“Because they filter feed and pass large volumes of water through their bodies, mussels are also great indicators of the health of freshwater environments,” Jackson said. “The presence of a diverse community of mussels usually indicates a healthy aquatic habitat that can support good fisheries and waterfowl.”

But freshwater mussels are imperiled because of changes in river patterns associated with human activities, such as damming and channeling rivers, and increased erosion and runoff from agriculture and urban development.

“Because mussels are important in helping clean aquatic ecosystems and provide habitat for other organisms, understanding their genetic diversity and how mussels function is important for restoration and conservation of these organisms and the ecosystems they inhabit,” Jackson said.

“If the mussel’s microbiome helps the organism function – such as by helping to remove pollutants or helping the mussel acquire nutrients – then conservation efforts can’t just focus on the host organism; they have to consider the whole holobiont, the host and its microorganisms. Even having the increased amount of genetic and ecological data on different mussel species that this research will generate will be helpful in their conservation.”

The researchers also will be training students in approaches to studying biodiversity and creating materials to educate the public about the importance of mussels and freshwater biodiversity in general.

The research will involve a combination of field research and laboratory analyses, with mussels being collected from Southeastern U.S. rivers and streams, mainly within the Mobile and Tennessee River basins in Alabama and Tennessee.

“At UM, we’ll primarily be focusing on laboratory work, using modern DNA sequencing approaches to characterize the microbial community, or microbiome, of mussels that the UA team collects, and to determine the genetics of different mussel species,” Jackson said.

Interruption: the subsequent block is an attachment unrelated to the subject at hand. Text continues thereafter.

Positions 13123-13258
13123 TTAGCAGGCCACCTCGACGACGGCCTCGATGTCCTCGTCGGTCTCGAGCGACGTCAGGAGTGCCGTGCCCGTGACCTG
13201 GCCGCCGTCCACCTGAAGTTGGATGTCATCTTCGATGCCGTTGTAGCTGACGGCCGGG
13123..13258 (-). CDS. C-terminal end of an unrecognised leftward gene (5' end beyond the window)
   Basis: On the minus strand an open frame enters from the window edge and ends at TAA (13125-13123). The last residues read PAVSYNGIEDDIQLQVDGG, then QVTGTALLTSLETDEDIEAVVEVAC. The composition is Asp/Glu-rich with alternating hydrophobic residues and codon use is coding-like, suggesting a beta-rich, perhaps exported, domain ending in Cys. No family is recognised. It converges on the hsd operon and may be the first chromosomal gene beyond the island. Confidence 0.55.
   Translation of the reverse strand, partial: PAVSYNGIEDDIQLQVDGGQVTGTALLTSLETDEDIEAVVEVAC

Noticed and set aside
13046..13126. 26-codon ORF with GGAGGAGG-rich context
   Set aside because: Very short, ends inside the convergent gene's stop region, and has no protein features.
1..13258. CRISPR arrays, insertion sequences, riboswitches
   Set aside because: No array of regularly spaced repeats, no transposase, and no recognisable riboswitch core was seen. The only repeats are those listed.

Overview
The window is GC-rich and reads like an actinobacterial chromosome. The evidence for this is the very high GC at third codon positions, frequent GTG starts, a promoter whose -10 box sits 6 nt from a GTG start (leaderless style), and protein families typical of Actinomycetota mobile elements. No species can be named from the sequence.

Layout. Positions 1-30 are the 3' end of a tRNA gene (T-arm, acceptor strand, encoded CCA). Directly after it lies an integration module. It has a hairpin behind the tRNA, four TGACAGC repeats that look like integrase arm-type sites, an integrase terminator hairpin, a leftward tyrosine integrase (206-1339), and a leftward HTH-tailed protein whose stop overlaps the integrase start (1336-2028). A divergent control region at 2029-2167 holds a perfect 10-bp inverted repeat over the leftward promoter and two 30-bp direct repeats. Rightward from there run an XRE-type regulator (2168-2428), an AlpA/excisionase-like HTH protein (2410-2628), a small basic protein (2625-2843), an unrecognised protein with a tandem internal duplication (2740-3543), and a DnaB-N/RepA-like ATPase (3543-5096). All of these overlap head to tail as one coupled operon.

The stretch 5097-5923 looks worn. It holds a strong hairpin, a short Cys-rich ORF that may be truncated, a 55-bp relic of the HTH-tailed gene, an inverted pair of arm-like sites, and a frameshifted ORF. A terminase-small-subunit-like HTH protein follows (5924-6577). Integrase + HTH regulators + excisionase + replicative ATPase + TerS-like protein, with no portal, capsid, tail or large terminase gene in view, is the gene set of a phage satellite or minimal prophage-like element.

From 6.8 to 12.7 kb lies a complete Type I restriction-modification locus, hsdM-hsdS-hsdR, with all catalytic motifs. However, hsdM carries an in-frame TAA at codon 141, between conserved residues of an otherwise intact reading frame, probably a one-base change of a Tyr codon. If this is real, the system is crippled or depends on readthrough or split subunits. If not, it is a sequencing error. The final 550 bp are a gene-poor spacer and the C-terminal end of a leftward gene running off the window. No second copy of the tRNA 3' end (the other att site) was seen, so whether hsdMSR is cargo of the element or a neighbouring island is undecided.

The research team already has some mussel samples for genetic and microbiome work but will begin collecting more mussels in summer 2019. The award, No. 1831531, runs through August 2022 and includes funding for graduate students and a postdoctoral scientist to work with Jackson and Garrick.

The award is among 10 awards from the NSF to fund $18 million in research examining processes in nature and their complex interactions with climate, land use and invasive species at local, regional and continental scales. The awards are funded through NSF’s Dimensions of Biodiversity program in the agency’s Division of Environmental Biology.

The goal of the Dimensions of Biodiversity campaign is to transform how the scope and role of life on Earth are described and understood.

“This research is unique in that multiple dimensions of biodiversity are addressed simultaneously,” said Joanne Tornow, acting assistant director for NSF’s Directorate for Biological Sciences. “These are novel approaches that intend to get at synergistic roles of critical ecological and evolutionary processes.”